My house is a complete catastrophe; I’m moving again. The sweet house I’ve been renting must be returned to her owner. As such, I’ve been sorting through piles and piles and more piles of stuff.
How did this happen?
Once upon a time, I prided my ability to move everything I ever wanted within my trusty Civic. And for many years, that was easy enough to adhere to. I made very little, spent most of it on travel, and was happy to get hand-me-down furniture from family.
Ah, my 20s. Such an adventurous, frugal, high-and-mighty decade.
Oh, how the idealistic fall. Specifically, I fell into a house full of things I’ve come to love. A comfy bed. A couch. An ottoman. Slowly, I’ve built a tiny shabby chic home. African masks, handmade quilts, pottery my brother threw, photography from travels, a closet full of board games and a kitchen bursting with every gadget Williams and Sonoma could think of. My bookshelves are full, and my dining room table is often crammed with hungry friends. Most of the furniture still is either hand-me-down, or came in a box with 1,000 pieces and directions in “Ikea,” but it was all paid for with my work.
I’m moving in part to create a new home with a man I love. A man who loves me despite my hippie, thrifty tendencies. A man who dreams of living in one of those Architectural Digest houses made of glass and steel. You know this feature spread. There is but one couch in the middle of the living room, and no art on the walls. It includes the stick thin couple standing on a patio holding Manhattans, grinning with perfect teeth and shiny hair, while a best-in-show dog rests at their feet, patiently waiting their next command.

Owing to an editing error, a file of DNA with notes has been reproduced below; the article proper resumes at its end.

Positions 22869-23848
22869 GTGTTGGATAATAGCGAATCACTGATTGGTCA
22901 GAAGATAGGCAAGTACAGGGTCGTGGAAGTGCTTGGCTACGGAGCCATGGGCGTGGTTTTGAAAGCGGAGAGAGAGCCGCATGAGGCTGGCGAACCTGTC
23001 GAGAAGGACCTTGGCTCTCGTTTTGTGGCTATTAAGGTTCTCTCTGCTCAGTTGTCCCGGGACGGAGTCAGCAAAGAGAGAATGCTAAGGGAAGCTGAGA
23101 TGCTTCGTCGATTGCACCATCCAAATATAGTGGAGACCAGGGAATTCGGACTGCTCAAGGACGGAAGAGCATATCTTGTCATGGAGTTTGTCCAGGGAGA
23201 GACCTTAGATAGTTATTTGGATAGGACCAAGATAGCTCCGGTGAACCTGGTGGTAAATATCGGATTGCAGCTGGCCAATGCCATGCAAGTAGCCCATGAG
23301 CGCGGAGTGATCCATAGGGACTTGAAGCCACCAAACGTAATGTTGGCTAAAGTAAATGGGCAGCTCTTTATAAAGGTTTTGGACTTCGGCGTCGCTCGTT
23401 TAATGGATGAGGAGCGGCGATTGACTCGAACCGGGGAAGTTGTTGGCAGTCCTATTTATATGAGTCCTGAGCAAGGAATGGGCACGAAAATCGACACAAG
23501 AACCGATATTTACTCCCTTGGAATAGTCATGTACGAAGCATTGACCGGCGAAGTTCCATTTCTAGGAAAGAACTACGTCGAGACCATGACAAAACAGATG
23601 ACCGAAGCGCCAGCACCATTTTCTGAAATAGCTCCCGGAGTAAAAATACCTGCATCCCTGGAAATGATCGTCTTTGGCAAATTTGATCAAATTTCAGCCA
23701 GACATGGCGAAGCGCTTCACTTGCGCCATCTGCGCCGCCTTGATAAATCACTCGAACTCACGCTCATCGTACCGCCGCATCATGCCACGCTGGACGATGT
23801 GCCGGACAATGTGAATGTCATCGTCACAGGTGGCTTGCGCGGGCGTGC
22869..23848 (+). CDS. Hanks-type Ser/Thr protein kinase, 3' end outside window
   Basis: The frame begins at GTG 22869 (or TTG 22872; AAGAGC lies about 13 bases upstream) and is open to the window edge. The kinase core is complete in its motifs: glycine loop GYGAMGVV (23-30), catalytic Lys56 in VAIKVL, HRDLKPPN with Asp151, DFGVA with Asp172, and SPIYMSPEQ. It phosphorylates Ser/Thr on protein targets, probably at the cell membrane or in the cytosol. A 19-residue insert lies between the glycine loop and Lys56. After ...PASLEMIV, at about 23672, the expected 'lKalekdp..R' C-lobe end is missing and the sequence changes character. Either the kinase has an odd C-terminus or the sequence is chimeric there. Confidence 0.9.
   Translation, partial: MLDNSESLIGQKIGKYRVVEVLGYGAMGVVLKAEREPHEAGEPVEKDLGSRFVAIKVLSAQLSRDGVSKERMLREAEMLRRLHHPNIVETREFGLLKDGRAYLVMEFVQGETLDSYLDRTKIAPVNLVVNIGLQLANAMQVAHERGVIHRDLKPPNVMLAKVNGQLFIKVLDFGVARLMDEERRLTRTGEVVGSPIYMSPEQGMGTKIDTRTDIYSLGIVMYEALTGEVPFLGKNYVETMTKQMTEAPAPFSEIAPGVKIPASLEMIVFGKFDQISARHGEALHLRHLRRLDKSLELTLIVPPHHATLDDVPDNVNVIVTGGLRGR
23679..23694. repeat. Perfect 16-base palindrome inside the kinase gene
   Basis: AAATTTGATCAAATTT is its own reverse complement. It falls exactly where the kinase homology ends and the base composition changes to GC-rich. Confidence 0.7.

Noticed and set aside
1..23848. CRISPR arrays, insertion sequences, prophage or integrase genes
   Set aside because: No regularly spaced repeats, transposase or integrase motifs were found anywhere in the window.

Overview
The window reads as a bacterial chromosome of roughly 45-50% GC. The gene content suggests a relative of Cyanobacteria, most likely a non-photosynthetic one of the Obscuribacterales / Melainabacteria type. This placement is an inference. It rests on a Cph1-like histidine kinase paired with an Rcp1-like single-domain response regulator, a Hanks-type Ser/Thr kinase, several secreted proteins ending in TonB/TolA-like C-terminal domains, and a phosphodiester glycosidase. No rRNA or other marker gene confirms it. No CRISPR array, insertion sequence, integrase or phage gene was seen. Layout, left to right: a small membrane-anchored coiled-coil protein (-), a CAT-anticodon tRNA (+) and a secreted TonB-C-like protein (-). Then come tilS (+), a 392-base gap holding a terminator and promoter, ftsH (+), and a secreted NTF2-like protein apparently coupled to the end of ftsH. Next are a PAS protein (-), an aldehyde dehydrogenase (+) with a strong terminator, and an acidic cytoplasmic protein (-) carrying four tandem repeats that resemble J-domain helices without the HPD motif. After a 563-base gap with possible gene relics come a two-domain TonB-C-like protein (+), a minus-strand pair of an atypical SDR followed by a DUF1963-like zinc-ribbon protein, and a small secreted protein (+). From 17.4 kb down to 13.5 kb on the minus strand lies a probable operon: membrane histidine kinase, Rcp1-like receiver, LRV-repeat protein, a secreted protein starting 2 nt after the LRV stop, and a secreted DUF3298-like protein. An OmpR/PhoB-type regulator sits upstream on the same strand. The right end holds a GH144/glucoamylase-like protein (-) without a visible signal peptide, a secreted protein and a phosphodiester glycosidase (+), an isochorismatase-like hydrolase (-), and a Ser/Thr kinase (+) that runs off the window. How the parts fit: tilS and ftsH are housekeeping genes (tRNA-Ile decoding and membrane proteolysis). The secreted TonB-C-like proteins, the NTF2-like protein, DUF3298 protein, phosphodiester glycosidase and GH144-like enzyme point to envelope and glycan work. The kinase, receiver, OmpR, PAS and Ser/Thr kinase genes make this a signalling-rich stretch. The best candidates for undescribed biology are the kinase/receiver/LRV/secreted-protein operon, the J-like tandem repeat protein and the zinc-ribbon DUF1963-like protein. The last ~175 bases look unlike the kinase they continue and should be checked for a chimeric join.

I have Nelson. Have you met Nelson? He is a $50 pound puppy who barks at every car that goes down his street and is the sweetest, cuddliest, most unruly dog on the planet. His favorite food is pizza, when he can’t find/reach the tortilla chips. He often sneaks upstairs early to stake out his spot on the end of my bed, meaning most mornings I have to shake dirt and muddy squeaker toys off the sheets. I don’t like Manhattans (although the city itself is growing on me) and the idea of living in a glass and steel house gives me nightmares of being stuck in a dentist’s chair.
I’m sorting through all of this stuff — platters, frames, old linens, dusty copies of books I was supposed to read in college and have now moved (still unread) five times, bikes, shoes, shoes, handbags, tennis racquets and more shoes. It is liberating to get rid of all of this nonsense. I will not be owned my by things. I can walk away from it all, especially if it means walking toward the right person. A fresh start.
Nelson’s coming with. So are those quilts, and the pottery. And even some of the shoes.
This is an exciting, happy and very good place to be.